Andy”s still handy: Dalglish and Pardew back Liverpool”s Carroll to turn it around
From one manager there was a robust defence, from another came a glowing appraisal: it seems not everyone is questioning Andy Carroll right now.
Though the statistics tell a different story, Kenny Dalglish and Alan Pardew left the firm impression that Carroll is a perfect fit for Liverpool and how he has the ability to become most England’s lethal marksman.
More neutral judges would argue otherwise but, as he prepares to take centre stage at Anfield against his former club, the two managers who have worked closest with Carroll during the past 12 months could not be swayed.
Taking time to adapt: Both Kenny Dalglish and Alan Pardew are convinced that Andy Carroll (right) will come good
Dalglish, for starters, shot down the idea that Carroll is suffering from a crisis of confidence or that a record of five goals in 28 appearances is weighing on his mind. Pardew then spoke passionately about how he would whisk the 22-year-old back to St James” Park in a flash, given half a chance.
It may have been a difficult few months for Carroll – his last goal was against West Bromwich on October 29 – and question over whether he can adapt to Liverpool’s style still persists but Dalglish bristled at the notion that his number nine has lost his way.
‘I don’t think self-belief is a problem for Andy and don’t see why it should be,’ he said. ‘The perception (he is struggling to adapt) has never come from anywhere other than someone’s imagination.
‘Every player here wants to play as many games as he can. If he’s not played as many games then I’m sure that will be a point in his Liverpool life. But he’s here, he’s adapted well to the change and we’ll keep working with him.’
On the periphery: Carroll watches Liverpool”s match at Villa Park from the bench before coming on to replace Luis Suarez
Carroll’s longest run of starts this season was three – against Stoke, West Bromwich and Swansea in late October/November – but he is almost certain to begin against Newcastle, given that Luis Suarez is banned.
Dalglish may have been vexed by the line of questioning at Melwood but he did, at least, acknowledge that, just like the rest of his squad, there are areas of Carroll’s game that could be sharpened.
‘It’s not just about one person,’ said Dalglish. ‘Everybody has a responsibility to defend and to score goals. We’ll face up to those responsibilities. Andy has got to get picked, earn the right to be picked and the best way to do that is performances on and off the pitch.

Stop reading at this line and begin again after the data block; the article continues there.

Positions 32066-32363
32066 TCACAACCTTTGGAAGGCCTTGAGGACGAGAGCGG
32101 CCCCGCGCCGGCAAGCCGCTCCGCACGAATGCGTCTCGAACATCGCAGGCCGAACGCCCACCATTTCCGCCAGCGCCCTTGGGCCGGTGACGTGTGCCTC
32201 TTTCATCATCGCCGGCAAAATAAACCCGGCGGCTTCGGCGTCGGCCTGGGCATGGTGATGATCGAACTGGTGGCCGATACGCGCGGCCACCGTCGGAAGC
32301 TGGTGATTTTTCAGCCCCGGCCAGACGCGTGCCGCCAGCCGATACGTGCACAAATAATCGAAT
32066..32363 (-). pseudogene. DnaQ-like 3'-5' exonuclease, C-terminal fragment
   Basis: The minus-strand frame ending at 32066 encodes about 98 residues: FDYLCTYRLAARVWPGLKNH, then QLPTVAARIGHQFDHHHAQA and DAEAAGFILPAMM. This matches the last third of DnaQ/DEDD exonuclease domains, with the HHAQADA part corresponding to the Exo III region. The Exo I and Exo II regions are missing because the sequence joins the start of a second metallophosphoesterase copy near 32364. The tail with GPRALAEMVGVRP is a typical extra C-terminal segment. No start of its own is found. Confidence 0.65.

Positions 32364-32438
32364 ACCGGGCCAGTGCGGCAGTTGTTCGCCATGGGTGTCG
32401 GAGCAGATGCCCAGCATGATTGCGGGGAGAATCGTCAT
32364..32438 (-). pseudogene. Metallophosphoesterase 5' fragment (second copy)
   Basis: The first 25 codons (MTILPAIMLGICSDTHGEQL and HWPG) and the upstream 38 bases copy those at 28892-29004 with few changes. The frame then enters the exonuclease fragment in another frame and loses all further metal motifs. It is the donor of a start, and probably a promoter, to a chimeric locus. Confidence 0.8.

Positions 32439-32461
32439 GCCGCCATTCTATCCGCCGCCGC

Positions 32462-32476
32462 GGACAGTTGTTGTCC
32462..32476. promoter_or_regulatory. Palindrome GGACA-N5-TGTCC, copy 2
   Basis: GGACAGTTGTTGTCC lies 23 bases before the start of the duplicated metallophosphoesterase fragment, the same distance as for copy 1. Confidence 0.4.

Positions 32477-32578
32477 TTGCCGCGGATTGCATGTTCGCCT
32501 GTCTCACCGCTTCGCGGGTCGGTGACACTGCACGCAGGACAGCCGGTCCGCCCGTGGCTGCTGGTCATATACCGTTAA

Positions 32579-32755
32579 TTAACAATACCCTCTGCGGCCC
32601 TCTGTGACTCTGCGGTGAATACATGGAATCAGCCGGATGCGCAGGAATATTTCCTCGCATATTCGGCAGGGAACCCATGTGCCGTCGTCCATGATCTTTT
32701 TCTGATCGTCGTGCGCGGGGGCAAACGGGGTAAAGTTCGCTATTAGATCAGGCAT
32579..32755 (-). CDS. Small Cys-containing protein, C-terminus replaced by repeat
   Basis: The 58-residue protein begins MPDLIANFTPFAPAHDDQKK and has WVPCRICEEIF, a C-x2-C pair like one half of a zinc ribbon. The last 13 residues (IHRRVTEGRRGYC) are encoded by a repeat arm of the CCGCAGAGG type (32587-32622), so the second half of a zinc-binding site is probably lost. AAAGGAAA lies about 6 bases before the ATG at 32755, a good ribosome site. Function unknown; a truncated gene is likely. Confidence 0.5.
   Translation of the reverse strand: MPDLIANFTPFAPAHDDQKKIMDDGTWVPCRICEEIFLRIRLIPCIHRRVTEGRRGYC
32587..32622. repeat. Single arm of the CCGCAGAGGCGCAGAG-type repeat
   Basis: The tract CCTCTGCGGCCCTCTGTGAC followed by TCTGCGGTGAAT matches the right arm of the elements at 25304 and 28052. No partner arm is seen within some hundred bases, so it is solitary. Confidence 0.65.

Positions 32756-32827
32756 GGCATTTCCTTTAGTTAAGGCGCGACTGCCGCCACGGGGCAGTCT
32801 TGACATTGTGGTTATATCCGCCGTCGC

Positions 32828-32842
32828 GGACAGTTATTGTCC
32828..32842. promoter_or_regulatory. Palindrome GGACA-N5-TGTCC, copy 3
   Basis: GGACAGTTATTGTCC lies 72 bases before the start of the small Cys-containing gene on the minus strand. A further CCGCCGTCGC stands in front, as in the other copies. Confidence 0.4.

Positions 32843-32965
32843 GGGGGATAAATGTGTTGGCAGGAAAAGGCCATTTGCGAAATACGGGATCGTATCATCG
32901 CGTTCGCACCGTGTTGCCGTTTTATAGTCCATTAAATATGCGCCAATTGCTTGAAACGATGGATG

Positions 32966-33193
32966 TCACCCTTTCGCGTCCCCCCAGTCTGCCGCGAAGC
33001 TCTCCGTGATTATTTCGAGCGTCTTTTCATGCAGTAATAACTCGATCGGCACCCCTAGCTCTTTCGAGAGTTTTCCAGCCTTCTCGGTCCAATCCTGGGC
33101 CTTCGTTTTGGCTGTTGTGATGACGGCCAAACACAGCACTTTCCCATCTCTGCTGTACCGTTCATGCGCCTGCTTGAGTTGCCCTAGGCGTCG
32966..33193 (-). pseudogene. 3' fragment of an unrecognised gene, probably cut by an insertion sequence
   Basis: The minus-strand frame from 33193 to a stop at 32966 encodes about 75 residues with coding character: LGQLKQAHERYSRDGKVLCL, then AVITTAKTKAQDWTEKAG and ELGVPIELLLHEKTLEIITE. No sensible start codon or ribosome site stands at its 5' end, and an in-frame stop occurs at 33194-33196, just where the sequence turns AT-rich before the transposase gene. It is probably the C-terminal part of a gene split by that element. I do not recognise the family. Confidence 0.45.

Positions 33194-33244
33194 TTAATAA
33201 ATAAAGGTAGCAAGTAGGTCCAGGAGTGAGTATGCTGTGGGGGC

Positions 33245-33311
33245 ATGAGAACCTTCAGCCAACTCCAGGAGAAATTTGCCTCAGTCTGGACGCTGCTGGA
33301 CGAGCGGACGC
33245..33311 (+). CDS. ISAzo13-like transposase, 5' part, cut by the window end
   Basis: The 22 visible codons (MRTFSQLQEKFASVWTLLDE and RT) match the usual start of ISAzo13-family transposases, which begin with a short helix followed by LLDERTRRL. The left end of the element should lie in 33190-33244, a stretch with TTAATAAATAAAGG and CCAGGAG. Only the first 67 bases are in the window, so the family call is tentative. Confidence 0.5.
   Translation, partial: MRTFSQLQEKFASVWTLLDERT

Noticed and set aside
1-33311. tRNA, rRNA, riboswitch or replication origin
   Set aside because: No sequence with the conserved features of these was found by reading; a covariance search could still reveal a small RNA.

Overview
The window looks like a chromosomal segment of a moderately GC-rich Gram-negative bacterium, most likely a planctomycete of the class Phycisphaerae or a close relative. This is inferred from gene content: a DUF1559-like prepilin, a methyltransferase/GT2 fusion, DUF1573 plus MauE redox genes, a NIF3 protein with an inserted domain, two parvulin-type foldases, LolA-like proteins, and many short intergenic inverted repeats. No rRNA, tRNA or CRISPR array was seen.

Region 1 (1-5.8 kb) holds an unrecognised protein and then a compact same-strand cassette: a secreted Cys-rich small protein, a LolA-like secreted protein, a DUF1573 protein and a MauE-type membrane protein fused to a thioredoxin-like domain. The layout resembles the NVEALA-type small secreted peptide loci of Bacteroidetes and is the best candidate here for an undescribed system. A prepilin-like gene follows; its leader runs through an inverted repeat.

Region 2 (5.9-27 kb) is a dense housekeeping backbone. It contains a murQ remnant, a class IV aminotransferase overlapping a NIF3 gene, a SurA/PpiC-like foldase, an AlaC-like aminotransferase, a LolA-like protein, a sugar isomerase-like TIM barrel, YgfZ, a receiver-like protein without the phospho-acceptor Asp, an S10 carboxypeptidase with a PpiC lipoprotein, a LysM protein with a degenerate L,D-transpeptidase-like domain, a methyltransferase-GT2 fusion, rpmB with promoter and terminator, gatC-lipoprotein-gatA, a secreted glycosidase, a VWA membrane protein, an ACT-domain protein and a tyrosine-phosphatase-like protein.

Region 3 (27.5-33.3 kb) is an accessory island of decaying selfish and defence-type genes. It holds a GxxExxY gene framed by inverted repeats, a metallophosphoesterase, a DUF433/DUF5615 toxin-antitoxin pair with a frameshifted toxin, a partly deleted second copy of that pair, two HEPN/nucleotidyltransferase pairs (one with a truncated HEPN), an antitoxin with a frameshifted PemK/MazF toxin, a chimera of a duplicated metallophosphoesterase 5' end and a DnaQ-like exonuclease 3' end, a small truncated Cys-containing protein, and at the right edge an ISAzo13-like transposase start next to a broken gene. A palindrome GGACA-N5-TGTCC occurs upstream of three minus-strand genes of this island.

‘But that’s for everyone, not just Andy. Every week there’s questions. This time it’s understandable because he’s playing against Newcastle but I don’t understand the rest of the stuff. Someone has got some furtive imagination about the lifestyle that big Andy leads.
‘He’s come here and gone about his work very well on and off the pitch. He’s adjusted to life at a new club with new philosophies and a new way of playing. There is no-one at our place who couldn’t be doing better, so he’s in the same bracket as anyone else.’
Mixed emotions: Carroll is expected to start against his boyhood club at Anfield
Pardew will undoubtedly have mixed emotions when seeing Carroll again. Though he admits the 35million deal in January made economic sense, he would clearly love to still be working with him every day, not least as he will not be able to sign a striker in January.
‘You never want to lose great players and we never wanted to lose him,’ said Pardew. ‘I would take him back if I had the chance. If the fee wasn”t as high as it was then he would still be here. It was a decision, as a football manager which was a very difficult one for me.
‘I was 60-40 for keeping him but for the finances of the club there was a strong opinion upstairs and they are my employers. We all looked each other in the eye and said it was going to have to happen. He has not really had a run in that Liverpool side and like all strikers he probably needs a run.
‘He is a great lad and a great player. I like Andy and I was disappointed to see him left out of the England squad last time because I think he can be an England player, England”s No 9, but he has to play himself into the squad.
‘He is going through a period of transition really. He is finding his feet, finding that they play slightly different to what we did. But he will find his way.’